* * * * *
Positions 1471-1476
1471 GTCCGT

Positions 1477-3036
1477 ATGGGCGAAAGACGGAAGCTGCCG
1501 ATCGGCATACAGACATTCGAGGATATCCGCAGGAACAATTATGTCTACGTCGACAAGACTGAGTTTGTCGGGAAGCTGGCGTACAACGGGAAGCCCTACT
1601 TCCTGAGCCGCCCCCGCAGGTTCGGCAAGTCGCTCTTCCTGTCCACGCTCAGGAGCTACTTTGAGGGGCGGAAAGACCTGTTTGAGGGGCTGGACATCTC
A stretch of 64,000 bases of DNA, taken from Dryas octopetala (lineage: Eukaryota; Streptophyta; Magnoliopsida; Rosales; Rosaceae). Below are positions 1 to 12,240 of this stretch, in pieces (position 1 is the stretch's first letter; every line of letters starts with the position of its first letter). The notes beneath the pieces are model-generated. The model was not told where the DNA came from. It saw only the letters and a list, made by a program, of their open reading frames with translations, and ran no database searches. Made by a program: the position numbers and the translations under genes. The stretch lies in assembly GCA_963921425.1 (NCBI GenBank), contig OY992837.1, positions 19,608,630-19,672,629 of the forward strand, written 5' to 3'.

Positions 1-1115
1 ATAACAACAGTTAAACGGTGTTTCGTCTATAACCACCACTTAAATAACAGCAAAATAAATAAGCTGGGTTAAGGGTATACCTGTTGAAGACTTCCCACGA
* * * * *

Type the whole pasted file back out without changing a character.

Positions 1471-1476
1471 GTCCGT

Positions 1477-3036
1477 ATGGGCGAAAGACGGAAGCTGCCG
1501 ATCGGCATACAGACATTCGAGGATATCCGCAGGAACAATTATGTCTACGTCGACAAGACTGAGTTTGTCGGGAAGCTGGCGTACAACGGGAAGCCCTACT
1601 TCCTGAGCCGCCCCCGCAGGTTCGGCAAGTCGCTCTTCCTGTCCACGCTCAGGAGCTACTTTGAGGGGCGGAAAGACCTGTTTGAGGGGCTGGACATCTC
A stretch of 64,000 bases of DNA, taken from Dryas octopetala (lineage: Eukaryota; Streptophyta; Magnoliopsida; Rosales; Rosaceae). Below are positions 1 to 12,240 of this stretch, in pieces (position 1 is the stretch's first letter; every line of letters starts with the position of its first letter). The notes beneath the pieces are model-generated. The model was not told where the DNA came from. It saw only the letters and a list, made by a program, of their open reading frames with translations, and ran no database searches. Made by a program: the position numbers and the translations under genes. The stretch lies in assembly GCA_963921425.1 (NCBI GenBank), contig OY992837.1, positions 19,608,630-19,672,629 of the forward strand, written 5' to 3'.

Positions 1-1115
1 ATAACAACAGTTAAACGGTGTTTCGTCTATAACCACCACTTAAATAACAGCAAAATAAATAAGCTGGGTTAAGGGTATACCTGTTGAAGACTTCCCACGA